The purpose of moving the Baphomet statue to capitols where lawmakers place Christian displays is to counter-balance them and “reaffirm that we live in a pluralistic nation that respects diversity and religious liberty,” co-founder Lucien Greaves told Fox’s Megyn Kelly in a recent interview.
In an email to Raw Story, Greaves said Bullock has actively stoked “misinformation and hysteria” about the statue unveiling.
“In light of the recent threats we have been receiving against ourselves and our monument unveiling event, we have reached out to Pastor Bullock asking if he might condemn [the] threats of violence against us that his hysteria-mongering has provoked,” Greaves wrote. “He has failed to reply.”
WATCH: New Zealand prime minister unfazed as quake hits during an interview
A moderate 5.6-magnitude earthquake rattled New Zealand's North Island early Monday but failed to crack Prime Minister Jacinda Ardern's trademark composure as she conducted a live television interview.
The quake struck just off the coast before 8:00 am local time (2000 Sunday GMT) at a depth of about 52 kilometres (32 miles) near Levin, about 90 kilometres north of Wellington, the US Geological Survey said.
St John Ambulance and New Zealand Police both said there were no initial reports of injuries or damage. There was no tsunami warning.
But there was sustained shaking in Wellington, where Ardern was being interviewed on breakfast television from parliament's Beehive building, which is designed to absorb seismic forces by swaying slightly on its foundations.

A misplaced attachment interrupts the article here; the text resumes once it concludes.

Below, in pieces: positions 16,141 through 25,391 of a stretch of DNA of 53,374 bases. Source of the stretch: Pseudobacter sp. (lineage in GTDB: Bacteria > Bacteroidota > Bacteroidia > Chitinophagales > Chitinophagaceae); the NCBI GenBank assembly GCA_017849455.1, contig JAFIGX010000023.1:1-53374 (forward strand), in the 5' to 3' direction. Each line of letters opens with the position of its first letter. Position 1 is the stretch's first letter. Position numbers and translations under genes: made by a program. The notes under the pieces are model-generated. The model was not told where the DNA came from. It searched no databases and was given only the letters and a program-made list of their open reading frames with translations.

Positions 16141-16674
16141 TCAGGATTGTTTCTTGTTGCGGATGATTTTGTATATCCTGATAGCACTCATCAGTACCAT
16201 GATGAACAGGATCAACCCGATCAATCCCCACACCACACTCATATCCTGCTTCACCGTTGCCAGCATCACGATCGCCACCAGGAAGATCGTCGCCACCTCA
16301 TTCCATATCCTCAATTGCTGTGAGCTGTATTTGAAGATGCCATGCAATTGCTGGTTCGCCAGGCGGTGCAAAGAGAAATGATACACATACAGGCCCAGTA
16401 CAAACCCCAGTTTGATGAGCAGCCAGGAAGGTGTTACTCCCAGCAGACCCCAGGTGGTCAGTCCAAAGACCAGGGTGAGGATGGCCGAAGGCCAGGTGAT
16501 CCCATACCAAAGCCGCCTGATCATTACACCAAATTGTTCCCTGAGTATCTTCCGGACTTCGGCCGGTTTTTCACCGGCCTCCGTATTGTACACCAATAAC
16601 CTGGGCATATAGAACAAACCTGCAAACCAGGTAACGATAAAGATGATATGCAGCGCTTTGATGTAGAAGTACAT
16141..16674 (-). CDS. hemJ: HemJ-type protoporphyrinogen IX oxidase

‘It’s the first time I’ve played golf in almost 3 months’: Trump makes excuses for golfing during coronavirus pandemic
President Donald Trump was blasted on Sunday for playing golf during the coronavirus pandemic, a dramatic economic recession and after proclaiming churches "essential."
Instead of joining his voters sitting in the pews, Trump went for the links, which drew criticisms for the hypocrisy.
"Sleepy Joe’s representatives have just put out an ad saying that I went to play golf (exercise) today. They think I should stay in the White House at all times. What they didn’t say is that it’s the first time I’ve played golf in almost 3 months, that Biden was constantly vacationing, relaxing & making shady deals with other countries, & that Barack was always playing golf, doing much of his traveling in a fume spewing 747 to play golf in Hawaii - Once even teeing off immediately after announcing the gruesome death of a great young man by ISIS!" tweeted Trump.
Dealmaker Donald Trump made overly-expensive deals with companies to buy supplies to fight the coronavirus
President Donald Trump proclaimed that he would make a deal with a company that could sterilize masks about 20 times. The company he was so captured by had appeared on Steve Bannon's podcast and
NBC political analyst Jon Allen explained that a company called Prestige Ameritech has been arguing for years that there is not enough domestic manufacturing. When Bannon introduced the head of the company to the Trump administration's Peter Navarro, it was a marriage of convenience.
"It's one of two contracts in the history of the American contracting database which goes back now 15 or so years where it says the White House ordered this," said Allen.